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A Season of Plenty : A record catch of hefty tuna has pumped prosperity into San Pedro's fishing community. The 'miracle' is paying for boat engines, cars and homes.

January 31, 1989|CHARLES HILLINGER | Times Staff Writer

Giant fish paid for Miguel Vuoso's new set of golf clubs, for John Dimeglio's upcoming trip to Italy and for Vince Piscopo's new 1989 Lincoln. Giant fish may even account for increased collections lately at Mary Star of the Sea Catholic Church in San Pedro.

A record catch this winter by San Pedro fishermen of 767 of the biggest Pacific blue fin tuna ever taken by commercial fishing boats has pumped $3.5 million into Los Angeles' waterfront economy.

The 6- to 9-foot tuna weighing 300 to 1,009 pounds are a mystery to fishermen and marine biologists. Pacific blue fin tuna this size have never been seen or caught before.

"Catching the huge tuna was totally unexpected. It's God's gift to the San Pedro fishermen. I have been fishing 50 years here, ever since I came to America from Sicily when I was 9 years old. Nothing like this has ever happened," says Skipper Sal Russo, 59, of the 66-foot Tooter, a purse seiner, or fishing boat with a large net.

There is a flurry of activity at the San Pedro slip where the fishing fleet is docked. New engines have been purchased and are being placed in boats. Expensive new nets have been bought to replace old, tattered ones. Purse seiners are going into boatyard dry docks for long overdue repairs. All are because of the big fish.

"It's a miracle," insists Jose Magana, 39, one of nine fishermen aboard the Tooter, each receiving $22,000 for his share in netting giant tuna in the waters of Santa Rosa and San Nicolas Islands off the Southern California coast.

Magana says he will use his windfall as a down payment for a house. "My wife and I always wanted a home of our own. We have always paid rent. Now, at last, we can get one because of the big fish," he says.

Hitting the Jackpot

"Automobile agencies, merchants, tradesmen, boatyards, marine hardwares, net makers and many others in the San Pedro area are sharing in our good luck," notes Anton (Slavo) Stonojevich, 49, acting general manager of the Fishermen's Cooperative Assn.

Stonojevich says 135 fishermen on 15 boats have shared in the wealth generated by the giant blue fin tuna. He said they have earned from an extra few thousand dollars to more than $37,000 each.

The San Pedro fisherman can thank the Japanese for part of the bonanza. All of the giant fish were packed in ice upon being brought ashore in November, December and the first week of this month. Immediately, the fish were flown to Japan, where they commanded a record $20 to $32 per pound at the Tsukiji Fish Market in Tokyo. Japanese connoisseurs eagerly pay as much as $10 a bite in restaurants for rare tuna such as this--the bigger and the older the fish, the better the price it fetches.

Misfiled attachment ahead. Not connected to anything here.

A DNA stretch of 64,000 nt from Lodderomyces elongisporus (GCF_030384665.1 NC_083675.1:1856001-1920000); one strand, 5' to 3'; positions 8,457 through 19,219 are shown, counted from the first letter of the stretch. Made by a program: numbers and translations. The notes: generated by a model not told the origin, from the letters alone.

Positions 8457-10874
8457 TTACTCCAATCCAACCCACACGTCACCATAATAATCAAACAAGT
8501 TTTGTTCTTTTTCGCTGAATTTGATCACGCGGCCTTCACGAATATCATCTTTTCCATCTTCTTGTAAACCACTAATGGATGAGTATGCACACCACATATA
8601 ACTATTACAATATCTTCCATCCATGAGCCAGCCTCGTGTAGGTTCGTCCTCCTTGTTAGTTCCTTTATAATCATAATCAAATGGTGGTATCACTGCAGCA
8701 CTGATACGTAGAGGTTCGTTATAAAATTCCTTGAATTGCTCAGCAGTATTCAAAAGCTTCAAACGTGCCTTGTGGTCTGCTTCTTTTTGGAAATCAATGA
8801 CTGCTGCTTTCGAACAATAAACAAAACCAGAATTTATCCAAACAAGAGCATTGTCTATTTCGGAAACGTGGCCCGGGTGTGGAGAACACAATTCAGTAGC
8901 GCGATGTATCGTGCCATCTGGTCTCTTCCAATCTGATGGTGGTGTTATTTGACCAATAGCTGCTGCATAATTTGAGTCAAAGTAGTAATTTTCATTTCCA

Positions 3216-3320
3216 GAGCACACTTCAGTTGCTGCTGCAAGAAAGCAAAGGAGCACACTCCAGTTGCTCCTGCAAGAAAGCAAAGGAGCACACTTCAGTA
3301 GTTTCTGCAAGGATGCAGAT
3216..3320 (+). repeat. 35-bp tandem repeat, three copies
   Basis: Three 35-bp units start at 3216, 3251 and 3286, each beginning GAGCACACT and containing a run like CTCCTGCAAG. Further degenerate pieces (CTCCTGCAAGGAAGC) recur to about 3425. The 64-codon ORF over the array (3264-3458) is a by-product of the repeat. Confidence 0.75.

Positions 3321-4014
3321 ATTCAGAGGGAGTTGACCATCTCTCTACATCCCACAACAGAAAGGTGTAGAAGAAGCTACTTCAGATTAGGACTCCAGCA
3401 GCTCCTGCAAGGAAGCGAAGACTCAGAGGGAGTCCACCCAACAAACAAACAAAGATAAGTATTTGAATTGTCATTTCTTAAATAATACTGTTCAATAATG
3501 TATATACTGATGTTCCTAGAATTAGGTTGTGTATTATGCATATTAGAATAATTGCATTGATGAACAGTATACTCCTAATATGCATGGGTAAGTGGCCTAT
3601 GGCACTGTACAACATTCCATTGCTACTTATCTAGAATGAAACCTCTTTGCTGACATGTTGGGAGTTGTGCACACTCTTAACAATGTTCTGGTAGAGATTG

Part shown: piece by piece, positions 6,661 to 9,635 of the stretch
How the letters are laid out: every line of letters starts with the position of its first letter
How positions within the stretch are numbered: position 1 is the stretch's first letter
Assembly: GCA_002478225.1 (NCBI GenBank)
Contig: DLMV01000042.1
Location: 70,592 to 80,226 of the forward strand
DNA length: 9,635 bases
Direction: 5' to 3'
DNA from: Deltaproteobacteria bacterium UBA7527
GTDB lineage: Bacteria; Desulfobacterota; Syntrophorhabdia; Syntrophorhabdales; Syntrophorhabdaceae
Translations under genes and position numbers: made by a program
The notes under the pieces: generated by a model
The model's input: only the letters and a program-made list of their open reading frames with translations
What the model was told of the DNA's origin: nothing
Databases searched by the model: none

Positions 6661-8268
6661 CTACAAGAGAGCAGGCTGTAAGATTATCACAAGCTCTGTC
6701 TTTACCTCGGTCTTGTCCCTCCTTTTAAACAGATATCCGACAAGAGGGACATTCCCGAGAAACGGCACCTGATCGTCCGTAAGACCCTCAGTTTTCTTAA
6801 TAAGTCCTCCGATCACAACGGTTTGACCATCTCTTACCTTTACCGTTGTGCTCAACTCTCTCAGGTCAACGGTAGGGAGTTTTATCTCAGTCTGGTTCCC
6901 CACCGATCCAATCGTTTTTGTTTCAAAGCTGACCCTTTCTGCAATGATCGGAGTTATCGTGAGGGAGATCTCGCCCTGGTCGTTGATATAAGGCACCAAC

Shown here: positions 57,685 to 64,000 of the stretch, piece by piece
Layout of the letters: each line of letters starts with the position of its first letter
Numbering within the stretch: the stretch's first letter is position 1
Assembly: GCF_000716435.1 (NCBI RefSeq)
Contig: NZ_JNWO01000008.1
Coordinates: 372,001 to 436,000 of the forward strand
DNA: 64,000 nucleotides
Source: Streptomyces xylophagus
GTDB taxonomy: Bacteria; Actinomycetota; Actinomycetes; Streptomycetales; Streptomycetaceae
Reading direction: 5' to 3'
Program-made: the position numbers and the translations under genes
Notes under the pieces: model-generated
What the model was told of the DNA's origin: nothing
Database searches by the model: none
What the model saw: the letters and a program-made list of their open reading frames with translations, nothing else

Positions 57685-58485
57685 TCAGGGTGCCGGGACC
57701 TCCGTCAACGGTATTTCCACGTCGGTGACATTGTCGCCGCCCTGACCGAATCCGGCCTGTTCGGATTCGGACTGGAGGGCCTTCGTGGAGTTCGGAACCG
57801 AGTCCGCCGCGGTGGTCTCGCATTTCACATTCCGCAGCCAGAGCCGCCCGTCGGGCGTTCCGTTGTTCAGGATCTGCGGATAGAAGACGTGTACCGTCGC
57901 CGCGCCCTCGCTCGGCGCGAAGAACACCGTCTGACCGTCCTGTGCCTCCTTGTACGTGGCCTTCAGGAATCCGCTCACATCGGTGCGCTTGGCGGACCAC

"Now the fishermen are being paid and spending the money all over town," he says. "Everybody is benefiting from the big fish."

Skipper Isidoro Amalfitano, 47, of the 88-foot-long Sea Scout and his crew are installing a $100,000 engine. "We needed a new engine a long time. With the new engine we will have more speed. With more speed we will catch more fish," Amalfitano says.

The Sea Scout had a catch worth a total of $1 million in 1988 with $250,000 of it coming in just a few weeks from the giant tuna, he said.

Across from the Sea Scout, fishermen on the Maria and the Tooter were loading aboard new $100,000, 2,400-foot-long, 270-foot deep nets purchased with money earned from the big fish.

Fishermen of the weather-beaten, 52-year-old, 84-foot purse seiner Maria hit the jackpot in their catch of the monster fish. On the night of Dec. 11, the Maria caught 131 of the giants weighing 41,290 pounds--an average of 315 pounds each. The boat caught 11 more of the big fish a week later.

The Maria received $666,000 from the two trips. After expenses about half went to the crew to be divided into equal shares and about half went to the boat, as happens on all purse seiners.

Each of the nine fishermen aboard the Maria received $37,648.56 for the two nights' work. After deducting $9,395 for federal income tax, $1,882 state income tax, $2,822.35 in FICA, $197.10 in state disability insurance, $380.81 union dues and $67.35 for groceries, each fisherman's check amounted to $22,903.95.

"I made more money those two days than I made in any one of the 26 years I have been fishing aboard the Maria," said crew member Miguel Vuoso, 56. "My best previous year was $26,000 before taxes and deductions. My poorest year was $3,000. If there are no fish, you don't make any money."

Vuoso plays golf every chance he gets when he isn't fishing. First thing he did when he received his check recently was to bank it, send money to his mother, brother and sisters in Argentina, then head for Los Verdes Golf Course, where he spent $850 for a new bag and a set of top-of-the-line clubs.

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